Summary of Manufacturer’s Description: One of the most progressive items I have found recently is this new self-rescue zip line pack. It launched in April and is built right here in US. While most harnesses are designed to where you have to wait for an emergency crew, this system is designed to get you down by yourself within seconds. For a stuck window washer, crane operator, telephone pole worker or maintence worker who might be working alone, this device has a pull release cord that allows you to slowly zip line to safety.

Summary of Manufacturer’s Description: MSA Safety has launched the Latchways 10-foot Cable Personal Fall Limiter (PFL).  is said to be the most compact and lightweight self-retracting lanyard (SRL) in its class using multiple spring radial energy-absorbing technology. What I like a lot about this product is the clear casing that you can visually inspect the components.  Additionally, it accompanies both a 360-degree and a 180-degree attachment point.  The company says the new design eliminates the need for an external energy absorber outside of the housing, making it the smallest self-retracting lanyard in its class. MSA Safety also recommends these PFL devices for use in multiple work applications for contractors working in industries such as general industry, utilities, construction, and oil and gas.

Summary of Manufacturer’s Description: KNIPEX Tools has introduced 24 tools with tether attachment mounts for its Tethered Tool Pliers Program. Tools with tether attachments and lanyard connections provide effective protection against injuries caused by falling tools. The tether attachment point is a plastic bracket with a closed wire clamp that is securely welded to the multi-component handle of the tool.

Summary of Manufacturer’s Description:  FallTech’s has a new Journeyman Flex harness that features lightweight aluminum hardware, and breathable stitched-down pad sets. It has forged aluminum alloy D-rings, torso adjusters and belt buckles, premium breathable padded air mesh shoulder yoke with integral non-slip dorsal D-ring adjustment, and 18″ contoured stitched-down leg pads. Fall Tech boast that it products are designed to be durable, comfortable and affordable.

Summary of Manufacturer’s Description:  The FreeTech has a harness that is a figure-8 style fall protection harness that integrates a patent-pending SwitchPoint™ System for improving the comfort and mobility of a suspended worker in a post-fall scenario. This unique release mechanism provides a means for the user to safely and easily transfer their body weight from the dorsal connector on the upper back to the front waist location of the harness to reorient into a seated position. This repositioning aids the wearer by allowing increased freedom and mobility, which may help delay the onset of orthostatic intolerance, also referred to as suspension trauma. The FreeTech design and function provide a more comfortable position and allow additional freedom of movement to a fallen and suspended worker while awaiting rescue.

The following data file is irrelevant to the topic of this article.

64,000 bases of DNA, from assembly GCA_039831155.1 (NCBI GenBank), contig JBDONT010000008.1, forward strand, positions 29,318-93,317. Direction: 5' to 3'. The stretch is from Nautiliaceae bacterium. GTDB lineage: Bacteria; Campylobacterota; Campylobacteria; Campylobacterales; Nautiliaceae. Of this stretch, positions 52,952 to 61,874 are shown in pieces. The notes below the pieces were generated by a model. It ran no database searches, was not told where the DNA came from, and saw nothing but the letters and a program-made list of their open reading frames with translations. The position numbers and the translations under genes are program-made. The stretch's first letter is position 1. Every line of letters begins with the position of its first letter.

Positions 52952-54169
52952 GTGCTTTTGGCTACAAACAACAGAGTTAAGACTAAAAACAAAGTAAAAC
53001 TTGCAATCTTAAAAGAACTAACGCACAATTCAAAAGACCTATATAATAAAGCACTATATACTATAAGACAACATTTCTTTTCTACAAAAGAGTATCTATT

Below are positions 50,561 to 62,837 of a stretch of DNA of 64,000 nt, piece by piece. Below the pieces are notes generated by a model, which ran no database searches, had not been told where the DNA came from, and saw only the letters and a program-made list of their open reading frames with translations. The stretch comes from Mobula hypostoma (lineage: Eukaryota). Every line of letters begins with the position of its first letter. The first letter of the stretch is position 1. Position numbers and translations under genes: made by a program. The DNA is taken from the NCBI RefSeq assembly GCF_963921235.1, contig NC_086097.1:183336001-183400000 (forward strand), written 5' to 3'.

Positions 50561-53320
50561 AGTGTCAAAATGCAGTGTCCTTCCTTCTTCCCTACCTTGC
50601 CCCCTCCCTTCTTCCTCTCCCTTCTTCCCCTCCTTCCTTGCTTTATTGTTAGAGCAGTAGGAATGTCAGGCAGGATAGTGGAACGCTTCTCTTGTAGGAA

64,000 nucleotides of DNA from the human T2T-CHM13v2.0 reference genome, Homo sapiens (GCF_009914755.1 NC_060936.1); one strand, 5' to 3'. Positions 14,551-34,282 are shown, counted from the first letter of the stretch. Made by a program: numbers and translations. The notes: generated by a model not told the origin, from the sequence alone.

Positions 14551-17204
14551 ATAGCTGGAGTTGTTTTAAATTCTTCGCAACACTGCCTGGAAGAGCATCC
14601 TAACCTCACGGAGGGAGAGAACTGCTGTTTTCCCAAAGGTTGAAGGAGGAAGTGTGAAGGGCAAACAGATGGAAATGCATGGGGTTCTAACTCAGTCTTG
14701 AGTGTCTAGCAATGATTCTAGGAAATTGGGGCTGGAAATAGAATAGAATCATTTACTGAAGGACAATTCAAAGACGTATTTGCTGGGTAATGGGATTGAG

Final Notes to EHS Professionals:

Lastly, as regulations, standards and equipment change it important to remember the value of updating your knowledge and keeping up with industry trends. For the EHS Professional, OSHA provides free educational wallet cards, posters, guidance, publications and facts sheets to promote prevention of slip, trips and falls.  Additionally, a free consultation can be provided by OSHA as well for further guidance.


About Allyson Clark

A Clark HeadshotI am an energetic, dedicated Environmental Health and Safety Professional that thrives on being exceptional. I enjoy promoting worker’s safety, developing common sense solutions to environmental compliance, and finding out of the box solutions for meeting complex EHS compliance. I recently attained my Associate Safety Professional certification and I am looking forward to attaining additional EHS certifications.

Guest Bloggers on

From time to time I find other professionals whom I believe have something important to say. I like to offer them a forum to make their point and hopefully spark some healthy debate. It also offers my readers some variety of style and opinion. I don’t have any formal criteria for selecting Guest Bloggers. The selection is usually made during a scintillating conversation between me and another person that leads me to think: that would be a great blog post!   -Chet

Posted in OSHA Compliance, Technical Skills | Tagged , , | 1 Comment

Guest Blogger: 10 in Demand Environmental Health and Safety (EHS) Certificates

Guest Blog Author: Allyson Clark ASP

Female Pro CertFor starters, I want to say that this list encompasses 10 career wise EHS certificates that are in demand by a wide range of employers. If you are looking for advancement in your EHS career pathway and you are seeking to be more diverse in choosing your industry, certificates are often a go-to mechanism for HR recruiters.  It allows them to distinguish high performance candidates from the competitive crowd so, pursuing one can be beneficial to your career. Certificates also promote an idea that you are an individual that is growing professionally and that you want to be leader in your industry.